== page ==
All of the flaps were harvested from the lateral thigh regions and the raw area created was covered with a split thickness skin graft or closed primarily. The size of the flaps was slightly bigger to those of the defects. All flaps were based on a single dominant pedicle of ascending branch of lateral circumflex artery. The following operative steps were performed.(1)First of all, anterior border of the flap was delineated by drawing a line from anterior superior iliac spine and lateral condyle of tibia.(2)The posterior border of the flap was represented by greater trochanter, superior border by iliac crest, and inferior border within 8 cm from joint line.(3)Location of perforators was marked with hand held doppler at the junction of proximal and middle third.(4)Recipient site was prepared and actual size of the defect was measured.(5)Size and location of the flap was designed by following principle of planning in reverse.(6)Lower border of the flap was incised first followed by anterior and posterior border.(7)Dissection was performed in distal to proximal direction in the subfascial plane.(8)The vascular pedicle was identified at the preoperatively marked site at anterior aspect (8–10 cm distal to anterior superior iliac spine).(9)Flap was then transferred to the recipient site and finally in setting and suturing of the flap was done into the defect.(10)Donor site was skin grafted or primarily closed.
Patients were evaluated in terms of viability of the flap and donor site morbidity. All the flaps survived well except 5 patients in which minor complications were noted and 1 who experienced complete flap loss.
Of those with minor complications, 1 patient developed distal marginal necrosis and 1 developed infection which subsided within three days by dressings and antibiotics and in 2 patients partial loss of the skin graft occurred at the donor site out of which 1 required regrafting and another one healed completely with dressing and antibiotics.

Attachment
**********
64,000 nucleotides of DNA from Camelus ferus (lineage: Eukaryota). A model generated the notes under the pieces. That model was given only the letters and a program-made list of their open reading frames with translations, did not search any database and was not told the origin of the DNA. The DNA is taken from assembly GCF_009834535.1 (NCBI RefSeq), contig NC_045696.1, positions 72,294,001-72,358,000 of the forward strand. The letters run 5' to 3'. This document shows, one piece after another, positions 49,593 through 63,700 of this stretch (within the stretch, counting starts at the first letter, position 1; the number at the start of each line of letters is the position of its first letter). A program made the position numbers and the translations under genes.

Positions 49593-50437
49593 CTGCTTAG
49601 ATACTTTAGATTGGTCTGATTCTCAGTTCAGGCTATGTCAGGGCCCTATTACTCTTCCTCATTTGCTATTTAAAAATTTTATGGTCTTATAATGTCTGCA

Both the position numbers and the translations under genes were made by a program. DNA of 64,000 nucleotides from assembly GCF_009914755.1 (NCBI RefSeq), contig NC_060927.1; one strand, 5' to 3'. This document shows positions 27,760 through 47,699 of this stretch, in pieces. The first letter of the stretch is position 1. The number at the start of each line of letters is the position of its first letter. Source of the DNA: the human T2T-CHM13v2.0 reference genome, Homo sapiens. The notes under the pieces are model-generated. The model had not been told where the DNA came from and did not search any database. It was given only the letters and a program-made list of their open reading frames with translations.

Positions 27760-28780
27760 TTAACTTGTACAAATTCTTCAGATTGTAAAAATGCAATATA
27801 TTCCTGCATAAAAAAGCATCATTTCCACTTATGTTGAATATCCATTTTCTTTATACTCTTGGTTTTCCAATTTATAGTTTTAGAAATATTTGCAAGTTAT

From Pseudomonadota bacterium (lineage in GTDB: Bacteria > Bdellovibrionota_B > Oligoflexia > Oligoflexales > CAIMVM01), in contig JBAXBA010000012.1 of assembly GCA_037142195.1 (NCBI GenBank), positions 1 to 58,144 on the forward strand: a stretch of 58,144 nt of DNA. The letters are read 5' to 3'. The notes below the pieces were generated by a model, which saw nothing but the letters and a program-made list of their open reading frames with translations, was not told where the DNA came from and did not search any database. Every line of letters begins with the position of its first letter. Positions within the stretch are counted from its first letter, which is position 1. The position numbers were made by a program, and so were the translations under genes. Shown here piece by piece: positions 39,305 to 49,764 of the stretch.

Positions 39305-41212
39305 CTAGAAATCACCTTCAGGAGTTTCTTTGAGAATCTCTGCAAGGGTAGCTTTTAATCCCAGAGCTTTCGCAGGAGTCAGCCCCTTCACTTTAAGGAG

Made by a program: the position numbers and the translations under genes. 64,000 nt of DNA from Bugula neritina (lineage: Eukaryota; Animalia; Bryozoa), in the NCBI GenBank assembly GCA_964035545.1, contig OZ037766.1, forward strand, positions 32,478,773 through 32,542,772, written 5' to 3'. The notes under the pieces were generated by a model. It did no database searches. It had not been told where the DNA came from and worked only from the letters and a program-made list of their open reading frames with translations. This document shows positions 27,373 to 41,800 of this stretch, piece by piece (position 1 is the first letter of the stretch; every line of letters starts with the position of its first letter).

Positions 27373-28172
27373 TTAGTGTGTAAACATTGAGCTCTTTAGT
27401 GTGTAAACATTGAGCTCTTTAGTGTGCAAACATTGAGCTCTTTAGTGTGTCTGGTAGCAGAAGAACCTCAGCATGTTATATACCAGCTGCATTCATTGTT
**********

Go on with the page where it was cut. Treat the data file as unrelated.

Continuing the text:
The length of the flap ranged from 14 to 22 cm and the width from 6 to 12 cm with mean operating time 1 hr.
Out of thirty-four patients, 28 were males and 6 were females. The average age of the patients was 30.4 years (range, 14 to 58 years).
All the patients were followed up for an average period of 6 months, ranging from 1 to 12 months. Donor site morbidity was minimal. No newly developed functional deficit of the lower limb was noted in any patient.
Reconstruction of soft tissue defects around trochanter, groin, perineum, ischium, and lower abdomen remains a challenging task for the plastic surgeon. These regions often require flap cover due to associated exposure of bones or vessels or other vital structures. The flap can be harvested from local or remote areas. The local flaps can be taken from abdomen or thigh. Many local flaps have been described in the literature.
Similarly, for perineal defects, the various reconstructive options are gracilis myocutaneous flap , rectus abdominis flaps , deep inferior epigastric perforator (DIEP) flap , superior gluteal artery perforator (SGAP) flap , and gluteal (split) flaps .
Out of these numerous surgical techniques used for reconstruction of above-mentioned anatomical districts, each has its own advantages and disadvantages.
Size of the internal oblique muscle is small and its dissection can be difficult and bloody .
Medial mobilization of abdominal muscle is difficult to use in the field of surgical oncology and tissue expansion takes a longer time . Functional deficit may follow with the use of gracilis muscle flap.
The tensor fascia lata flap is a reliable flap having good vascularity and composed of skin, subcutaneous tissue, fascia, and muscle. Besides the fact that that this muscle is expendable, it causes minimal donor site morbidity without any knee weakness .
In this study we have used tensor fascia lata flap in different anatomical soft tissue defects. We observed a high success rate of this flap. All the flaps survived well except 5 patients in which minor complications were noted and 1 who experienced complete flap loss.